Geoff Simmons, Politics and “career suicide for an economist”

Disclaimer:  I used to work in the same space as Geoff, and I know him as a guy who is genuine, wants to improve social outcomes, is a mad good communicator, and who works hard on the issues.  But none of this would prevent me from disagreeing with him if I did (such as my comments on food here and here and here and here), so I swear there is no bias involved 😉

In a cool interview over at Geoff Simmons outlines what is going on with the TOP party, which he has just become leader of.  For the sake of clarity I think he’ll be an excellent leader for this party.  What I want to concentrate on is this quote though:

How can the public know I am serious about the long haul? When Cortez took on the Aztecs, he trashed his ships to make sure his men had no choice but to fight with everything they had. The reason I bring up that story is what I am doing right now is pretty much career suicide for an economist. There’s no going back.

Haha, this is good – I like the nifty description of a commitment mechanism.  But I’d like to ask a couple of questions about it.

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Top 10: What has been happening in NZ?

I have spent most of the last four years trapped in a small space, pouring over legislation and microdata to figure out details of the New Zealand tax-transfer system prior to 2014 – with short breaks to deliver some lectures at Victoria University.  I learnt a lot, but I had no chance to keep up with the New Zealand economy.

So now I’m back, and I have questions.  This is what I bring up in my Top 10 over at that went up this weekend.

So what are the key issues I’m struggling with:

  1. Why is the participation rate so high – this helps to describe it, but why? [Related facts:  It has been full time work climbing, with increasing participation by those over 65 AND rising female participation]
  2. Why has the NIIP liability position improved to the degree it has – this helps to describe it, but why?
  3. How are we seeing “late cycle” without input price pressures? [Note:  The RBNZ does not see this as late-cycle judging by this]
  4. The OCR looks low for “late cycle” – what is this due to?  I’m going to split this in two:  What part is due to real economy issues, and what part is due to changes in bank regulation/macroprudential policy?

Related questions – which are likely answered by the answers to the questions above are:

  1. Why is labour productivity so low?
  2. Why is the part-time employment as a percentage of employment so low?
  3. Why are house prices so high?
  4. Why is there no product price pressure – especially non-tradable prices?  This describes some – but why are non-tradables doing this now?
  5. Why is the terms of trade rising to the degree it is?

As you can tell reading this, I genuinely don’t know anything … but as someone who has a pretty clear view on macroeconomics and a good grasp on the NZ data and data history prior to 2014, I haven’t found any accessible answers to these questions easily.  So I am hoping you can help me here 😀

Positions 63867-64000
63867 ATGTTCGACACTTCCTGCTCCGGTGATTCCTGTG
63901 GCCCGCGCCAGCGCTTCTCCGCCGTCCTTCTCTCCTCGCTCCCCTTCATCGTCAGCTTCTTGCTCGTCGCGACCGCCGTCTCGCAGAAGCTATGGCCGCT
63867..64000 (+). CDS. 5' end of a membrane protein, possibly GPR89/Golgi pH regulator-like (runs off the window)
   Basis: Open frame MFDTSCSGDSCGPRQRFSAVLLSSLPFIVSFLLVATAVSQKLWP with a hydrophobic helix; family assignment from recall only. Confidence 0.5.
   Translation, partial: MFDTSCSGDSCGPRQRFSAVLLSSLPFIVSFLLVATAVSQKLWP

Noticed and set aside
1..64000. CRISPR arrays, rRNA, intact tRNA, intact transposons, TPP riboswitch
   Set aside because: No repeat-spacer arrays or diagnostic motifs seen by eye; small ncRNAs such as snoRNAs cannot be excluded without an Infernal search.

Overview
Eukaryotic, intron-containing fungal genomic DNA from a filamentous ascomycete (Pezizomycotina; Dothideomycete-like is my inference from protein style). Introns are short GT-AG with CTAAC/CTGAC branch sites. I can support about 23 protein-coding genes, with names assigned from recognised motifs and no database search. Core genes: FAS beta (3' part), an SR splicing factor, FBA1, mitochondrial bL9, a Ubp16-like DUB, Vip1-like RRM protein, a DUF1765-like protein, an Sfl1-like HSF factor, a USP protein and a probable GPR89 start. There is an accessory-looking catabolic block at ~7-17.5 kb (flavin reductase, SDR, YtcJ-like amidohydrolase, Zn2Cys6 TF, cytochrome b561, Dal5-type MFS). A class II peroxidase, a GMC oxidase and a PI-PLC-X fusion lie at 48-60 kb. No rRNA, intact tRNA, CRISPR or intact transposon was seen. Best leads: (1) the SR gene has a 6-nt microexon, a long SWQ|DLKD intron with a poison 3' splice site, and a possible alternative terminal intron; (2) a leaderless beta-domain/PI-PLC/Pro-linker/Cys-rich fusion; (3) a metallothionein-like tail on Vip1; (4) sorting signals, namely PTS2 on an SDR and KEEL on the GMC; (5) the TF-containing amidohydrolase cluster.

The Indicators Aotearoa public consultation

Statistics New Zealand is asking for public consultation on Indicators Aotearoa New Zealand, a consultation motivated here.

Now given my own writing on the usefulness of GDP and my concern about injustice rhetoric being used for consumption instead of facing issues that matter I would be expected to have an opinion.

Sure I do, it makes sense to ask people what outcomes they care about in order to determine what we measure and what prominence it has.  So this is very cool to see – and I’d be keen for everyone to get involved in saying what matters to them.  Let’s see what they say:

“These indicators will be designed to be independent and to paint an enduring picture of how New Zealand is tracking, and will help underpin robust decision-making for years to come,” says Ms MacPherson.

“But to shape the measures which will be included in Indicators Aotearoa New Zealand, we need your help.

“That’s why Stats NZ wants to hear from you about what you’d like to see represented in the set of indicators. You might want to see measures about the state of our health, our environment, our infrastructure, or our social connections.”

Where we have a picture we can model trade-offs, when we can discuss trade-offs between competing factors that people care about we can discuss policy.  This is useful as long as we don’t get lazy on the modelling trade-offs part of course 😉

They state that you can give a submission at the link above or email  So why not give that a go.  I’ll be sure to think about the broad social issues that matter to me and send in my own submission at some point myself.  Neither of the links say how long we have to do this so we better be quick – quick but thoughtful of course 😉

Monopsony in the NZ labour market?

As part of catching up with what has been happening in New Zealand I am reading what I can find from New Zealand economists.  In doing so I wandered onto this piece by Shamubeel Eaqub of Sense Partners.

Firms are finding it hard to recruit, as the pool of qualified job seekers who are not already employed is so small. … (But) Wages haven’t risen in tandem. Wages have been increasing in some sectors like construction, but have been stagnant in others. … One explanation for this may be a lack of competition in a local labour market.

The increase is from a low level and evidence from the US on minimum wages suggest such increases don’t cost jobs, but improve the incomes for the working poor.

So there are two claims embedded in this that I want to think about a bit here: Competition through monopsony and the efficacy of a higher minimum wage in the NZ context.

Is there suggestive signs of monopsony in NZ’s labour market (Tl;dr is YES and NO), does this imply minimum wages could increase employment (Tl;dr is YES if monopsony holds), does this suggest higher minimum wages would increase, or at least not reduce, employment (Tl;dr is probably NO at current levels).  Although we will be going through a bit more than this in what has turned into a long post.  Let’s do this.

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An example of misusing data/GDP/aggregates

What a perfect chance to rant after describing thinking about GDP this morning!  The econ news gods love to provide.